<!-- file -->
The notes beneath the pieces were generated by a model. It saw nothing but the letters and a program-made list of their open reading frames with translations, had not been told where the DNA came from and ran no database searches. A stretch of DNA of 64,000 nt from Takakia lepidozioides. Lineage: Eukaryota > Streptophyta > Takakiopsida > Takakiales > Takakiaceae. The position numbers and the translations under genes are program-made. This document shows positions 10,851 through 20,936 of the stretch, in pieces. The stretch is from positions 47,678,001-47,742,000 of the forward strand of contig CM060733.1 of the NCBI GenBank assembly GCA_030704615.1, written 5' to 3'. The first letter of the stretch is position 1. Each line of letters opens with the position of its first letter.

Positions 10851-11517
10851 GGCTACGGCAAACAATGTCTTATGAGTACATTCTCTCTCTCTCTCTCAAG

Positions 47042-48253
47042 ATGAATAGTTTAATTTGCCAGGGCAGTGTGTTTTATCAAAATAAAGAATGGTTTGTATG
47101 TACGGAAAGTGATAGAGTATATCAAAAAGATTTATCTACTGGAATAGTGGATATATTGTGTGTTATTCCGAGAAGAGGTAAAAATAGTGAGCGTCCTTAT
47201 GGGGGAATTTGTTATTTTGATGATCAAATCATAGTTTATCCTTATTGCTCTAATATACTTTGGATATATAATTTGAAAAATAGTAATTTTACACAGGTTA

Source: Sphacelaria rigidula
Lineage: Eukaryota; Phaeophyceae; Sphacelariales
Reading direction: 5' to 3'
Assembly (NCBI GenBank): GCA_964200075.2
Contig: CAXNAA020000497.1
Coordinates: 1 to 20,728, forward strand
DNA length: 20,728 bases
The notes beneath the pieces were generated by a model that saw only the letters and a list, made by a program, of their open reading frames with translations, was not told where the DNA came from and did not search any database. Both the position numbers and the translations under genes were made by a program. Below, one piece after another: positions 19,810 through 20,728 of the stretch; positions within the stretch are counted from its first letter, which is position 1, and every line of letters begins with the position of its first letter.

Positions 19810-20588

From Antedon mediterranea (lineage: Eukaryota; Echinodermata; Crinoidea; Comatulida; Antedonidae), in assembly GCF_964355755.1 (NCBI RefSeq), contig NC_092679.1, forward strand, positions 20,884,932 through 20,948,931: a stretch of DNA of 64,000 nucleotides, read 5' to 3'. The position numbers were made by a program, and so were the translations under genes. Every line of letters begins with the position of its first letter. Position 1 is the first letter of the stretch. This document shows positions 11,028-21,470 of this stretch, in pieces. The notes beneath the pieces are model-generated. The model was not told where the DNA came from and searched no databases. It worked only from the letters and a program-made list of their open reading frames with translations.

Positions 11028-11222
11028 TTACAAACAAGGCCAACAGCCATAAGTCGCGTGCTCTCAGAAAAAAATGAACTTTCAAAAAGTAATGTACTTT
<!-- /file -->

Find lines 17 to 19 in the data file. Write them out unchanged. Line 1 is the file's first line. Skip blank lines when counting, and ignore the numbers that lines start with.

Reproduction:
From Antedon mediterranea (lineage: Eukaryota; Echinodermata; Crinoidea; Comatulida; Antedonidae), in assembly GCF_964355755.1 (NCBI RefSeq), contig NC_092679.1, forward strand, positions 20,884,932 through 20,948,931: a stretch of DNA of 64,000 nucleotides, read 5' to 3'. The position numbers were made by a program, and so were the translations under genes. Every line of letters begins with the position of its first letter. Position 1 is the first letter of the stretch. This document shows positions 11,028-21,470 of this stretch, in pieces. The notes beneath the pieces are model-generated. The model was not told where the DNA came from and searched no databases. It worked only from the letters and a program-made list of their open reading frames with translations.

Positions 11028-11222
11028 TTACAAACAAGGCCAACAGCCATAAGTCGCGTGCTCTCAGAAAAAAATGAACTTTCAAAAAGTAATGTACTTT